The Office of the Commissioner of Official Languages says it will investigate the process for nominating governors general after receiving hundreds of complaints from Canadians upset that the newest nominee, Mary Simon, cannot speak French.
The office says it has received more than 430 complaints and that it considers many of them to be admissible.
Simon is Inuit and was educated in a federal day school in the Nunavik region, where she was not given the opportunity to learn French as a child.
She has promised to try to learn it in her position as governor general. Many francophones have questioned why she did not do so during the nearly 20 years she spent working for the Department of Foreign Affairs.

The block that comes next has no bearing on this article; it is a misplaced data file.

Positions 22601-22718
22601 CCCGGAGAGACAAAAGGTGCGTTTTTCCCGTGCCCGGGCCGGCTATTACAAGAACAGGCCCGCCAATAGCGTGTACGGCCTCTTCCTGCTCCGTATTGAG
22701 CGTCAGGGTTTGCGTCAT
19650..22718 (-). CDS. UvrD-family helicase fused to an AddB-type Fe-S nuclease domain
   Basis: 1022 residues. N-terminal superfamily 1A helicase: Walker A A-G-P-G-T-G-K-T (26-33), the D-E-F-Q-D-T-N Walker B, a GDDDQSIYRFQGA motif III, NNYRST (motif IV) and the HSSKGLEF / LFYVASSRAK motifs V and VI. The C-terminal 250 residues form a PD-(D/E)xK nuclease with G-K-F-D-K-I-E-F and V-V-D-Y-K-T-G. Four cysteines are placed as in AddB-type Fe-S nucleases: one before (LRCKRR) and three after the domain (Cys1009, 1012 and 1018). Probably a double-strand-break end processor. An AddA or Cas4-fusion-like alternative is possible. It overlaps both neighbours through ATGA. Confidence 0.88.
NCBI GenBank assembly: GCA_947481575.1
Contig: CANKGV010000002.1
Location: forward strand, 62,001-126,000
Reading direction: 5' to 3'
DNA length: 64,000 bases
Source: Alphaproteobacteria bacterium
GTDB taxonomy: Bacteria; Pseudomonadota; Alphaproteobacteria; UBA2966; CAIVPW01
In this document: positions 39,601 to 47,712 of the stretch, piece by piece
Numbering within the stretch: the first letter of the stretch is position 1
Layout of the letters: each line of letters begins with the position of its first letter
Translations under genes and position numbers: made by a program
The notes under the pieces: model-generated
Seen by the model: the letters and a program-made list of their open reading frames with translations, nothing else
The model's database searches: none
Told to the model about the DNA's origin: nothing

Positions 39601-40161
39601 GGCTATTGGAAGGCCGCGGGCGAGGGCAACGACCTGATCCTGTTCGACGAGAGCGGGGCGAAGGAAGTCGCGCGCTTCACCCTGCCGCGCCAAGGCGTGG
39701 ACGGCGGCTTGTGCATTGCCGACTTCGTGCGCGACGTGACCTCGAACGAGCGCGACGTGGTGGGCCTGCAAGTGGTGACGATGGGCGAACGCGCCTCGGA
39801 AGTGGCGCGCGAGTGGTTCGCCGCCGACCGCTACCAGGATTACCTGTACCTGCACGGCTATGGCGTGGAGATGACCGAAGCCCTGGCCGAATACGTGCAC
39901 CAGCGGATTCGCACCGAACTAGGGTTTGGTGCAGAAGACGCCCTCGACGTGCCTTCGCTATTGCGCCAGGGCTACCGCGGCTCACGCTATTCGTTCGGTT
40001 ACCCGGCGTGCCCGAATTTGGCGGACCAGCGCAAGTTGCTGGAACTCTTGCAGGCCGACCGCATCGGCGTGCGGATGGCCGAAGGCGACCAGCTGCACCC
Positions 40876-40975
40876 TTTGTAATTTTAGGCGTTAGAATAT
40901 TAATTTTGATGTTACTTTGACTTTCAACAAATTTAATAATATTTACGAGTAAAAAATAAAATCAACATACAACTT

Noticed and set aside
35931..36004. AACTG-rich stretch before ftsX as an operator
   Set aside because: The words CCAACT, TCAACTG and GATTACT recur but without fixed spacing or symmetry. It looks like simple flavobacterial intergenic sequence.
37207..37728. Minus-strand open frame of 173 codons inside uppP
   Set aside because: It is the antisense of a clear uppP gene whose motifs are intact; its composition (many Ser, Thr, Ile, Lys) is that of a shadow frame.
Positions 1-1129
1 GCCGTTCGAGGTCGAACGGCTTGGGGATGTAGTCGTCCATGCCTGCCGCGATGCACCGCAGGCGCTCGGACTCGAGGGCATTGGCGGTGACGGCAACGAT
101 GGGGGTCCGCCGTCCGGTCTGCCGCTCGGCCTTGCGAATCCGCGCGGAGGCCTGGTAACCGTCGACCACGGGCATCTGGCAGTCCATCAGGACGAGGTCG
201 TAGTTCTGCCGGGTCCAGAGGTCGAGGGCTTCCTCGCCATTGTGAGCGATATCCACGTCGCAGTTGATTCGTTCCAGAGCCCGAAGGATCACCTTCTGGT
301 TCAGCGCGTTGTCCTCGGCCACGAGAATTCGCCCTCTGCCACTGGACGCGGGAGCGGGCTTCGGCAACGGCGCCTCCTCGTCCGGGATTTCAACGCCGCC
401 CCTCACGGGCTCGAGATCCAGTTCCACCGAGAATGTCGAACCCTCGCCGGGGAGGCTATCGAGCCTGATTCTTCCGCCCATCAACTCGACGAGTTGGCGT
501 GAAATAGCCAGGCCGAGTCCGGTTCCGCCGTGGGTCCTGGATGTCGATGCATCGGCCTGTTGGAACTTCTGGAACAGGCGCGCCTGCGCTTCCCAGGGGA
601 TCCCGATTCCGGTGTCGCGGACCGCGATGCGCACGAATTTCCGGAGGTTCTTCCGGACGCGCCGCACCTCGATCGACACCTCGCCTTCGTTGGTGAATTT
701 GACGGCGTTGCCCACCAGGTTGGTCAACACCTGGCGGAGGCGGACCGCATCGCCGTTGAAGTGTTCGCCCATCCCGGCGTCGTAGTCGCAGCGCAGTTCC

Commissioner Raymond Théberge said he was not surprised by the number of complaints.
"I expected a lot of complaints because, for a great number of Canadians, the question of official languages and linguistic duality is very important," he said. "The complaints keep coming."
Théberge said his office recognizes Simon's "personal qualities, her contribution but the question is: are we setting a precedent for the nomination of senior officials in Canada for years to come?"
Théberge said the investigation will look not into Simon personally but rather examine the process used to nominate a governor general.
"The Official Languages Act applies to federal institutions," Théberge said, "not to individuals. The investigation will look into the Privy Council Office. It will not look into Mrs. Simon but into the process that led to her nomination."
Simon will be installed as Canada's governor general on July 26. She will be the first Indigenous person to hold the position.